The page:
Stefan Jackiw appeared remarkably calm after his $30,000 Francois Nicolas Voirin bow broke during the UK premiere of Ukrainian composer Reinhold Gliere's Violin Concerto, with the Bournemouth Symphony Orchestra last Wednesday.Violinist
Here is video from the incident - the break happens at about 0:17, during a series of, well, broken octaves:
“I’ve had a string break but never had a bow break," Jackiw told The Times. "Most violinists in a lifetime of playing won’t have a bow snap....The striking thing was there was nothing particularly percussive or aggressive about the passage. It was just a freak accident."
In the video you can see: Stefan looks at the bow with bemusement and then, without hesitation, exchanges bows with the concertmaster (presumably Amyn Merchant).
Stefan told The Times he plans to have his mid-19th-century French bow, which he has owned for 20 years, repaired. We hope it is possible to repair and wish Stefan the best - a bow like that is a real companion!
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Usually (if you can use that word in such a rare happenstance) what happens when a string breaks is that instruments are passed forward as the problem instrument is passed backwards. Then someone toward the back (or just not in the front - could be third chair) is the one to take the problem instrument backstage. With a string breaking, that person could put on a new string. With a bow, however, I'm not sure there is a lot of precedent! People do tend to have spare bows, so it's possible that the broken bow was placed in safe hands backstage, the violinist who took it back there grabbed a spare bow, and the orchestra members all finished the piece with bows in their hands. I would be interested to hear what actually happened in this situation!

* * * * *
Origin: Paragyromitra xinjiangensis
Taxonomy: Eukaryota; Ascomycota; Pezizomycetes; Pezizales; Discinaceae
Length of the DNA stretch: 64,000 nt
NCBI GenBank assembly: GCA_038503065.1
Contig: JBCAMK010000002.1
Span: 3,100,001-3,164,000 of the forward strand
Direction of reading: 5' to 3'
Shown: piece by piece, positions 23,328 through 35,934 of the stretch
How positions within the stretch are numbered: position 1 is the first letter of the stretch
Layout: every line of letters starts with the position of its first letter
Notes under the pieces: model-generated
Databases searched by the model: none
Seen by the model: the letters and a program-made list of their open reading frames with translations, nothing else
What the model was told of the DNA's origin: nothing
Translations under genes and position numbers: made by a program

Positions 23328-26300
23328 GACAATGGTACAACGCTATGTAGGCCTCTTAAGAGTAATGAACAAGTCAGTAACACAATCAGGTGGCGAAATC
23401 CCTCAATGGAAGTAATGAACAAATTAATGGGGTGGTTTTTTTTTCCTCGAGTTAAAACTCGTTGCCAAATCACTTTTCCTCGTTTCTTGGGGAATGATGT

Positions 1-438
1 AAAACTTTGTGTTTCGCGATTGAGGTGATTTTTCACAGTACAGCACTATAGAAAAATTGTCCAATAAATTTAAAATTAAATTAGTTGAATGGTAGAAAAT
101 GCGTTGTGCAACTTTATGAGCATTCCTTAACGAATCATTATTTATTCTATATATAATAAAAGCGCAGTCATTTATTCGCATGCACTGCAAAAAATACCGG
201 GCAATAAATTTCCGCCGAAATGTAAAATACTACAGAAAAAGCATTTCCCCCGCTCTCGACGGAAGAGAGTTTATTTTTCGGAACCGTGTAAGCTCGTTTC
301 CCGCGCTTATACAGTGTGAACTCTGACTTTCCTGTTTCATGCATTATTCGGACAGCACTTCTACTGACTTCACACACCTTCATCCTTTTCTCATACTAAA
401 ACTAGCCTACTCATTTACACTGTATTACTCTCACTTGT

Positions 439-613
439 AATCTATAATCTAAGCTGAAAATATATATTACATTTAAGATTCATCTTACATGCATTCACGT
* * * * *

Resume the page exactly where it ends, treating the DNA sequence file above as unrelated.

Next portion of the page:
The problem with exchanging everything back is that everyone ends up playing a violin that has the wrong CR or SR, etc.
I remember when the Principal Second Violinist of the Roanoke Symphony Orchestra had his bridge snap or collapse during a piece -- sounded like a gunshot. He shrugged at the conductor who gestured back, and off he went to fix his violin. He re-entered at the beginning of the next piece. A pro orchestra isn't going to be utterly lost without their CM or their principal second unless those players have solo parts, and even then, their stand-mates have probably understudied those parts. "We can't play Scheherezade today ... our CM is sick." Please tell me that doesn't happen in a good orchestra.
What I am curious about is how much spare equipment is to be found offstage. Most of us carry our own spare strings, and often an extra bow or two, but a spare fitted bridge? Does an orchestra usually have along an entire spare violin? I mean, suppose the neck snapped on Jackiw's fiddle.
By the way Gliere also wrote a lovely octet.
Where did the bow break? At the tip? Near the middle?
Instagram, "Fortunately, my bow is repairable!"It was near the tip - but he said on his
That certainly is good news!
It may very well be repairable, and will play just as well or nearly as well after the repair. However, it is devalued as an investment. Lydia probably has a better handle on this than I do but I think it is something like 50% to 70% of the value gone with a break and a repair. Hopefully this is covered by insurance.
Before I bought a bow like that, I'd want to see medical-grade imaging to ensure that there weren't any fine cracks.
That is indeed one of the problems with having a functional tool double as an investment vehicle.
And when the bow breaks.....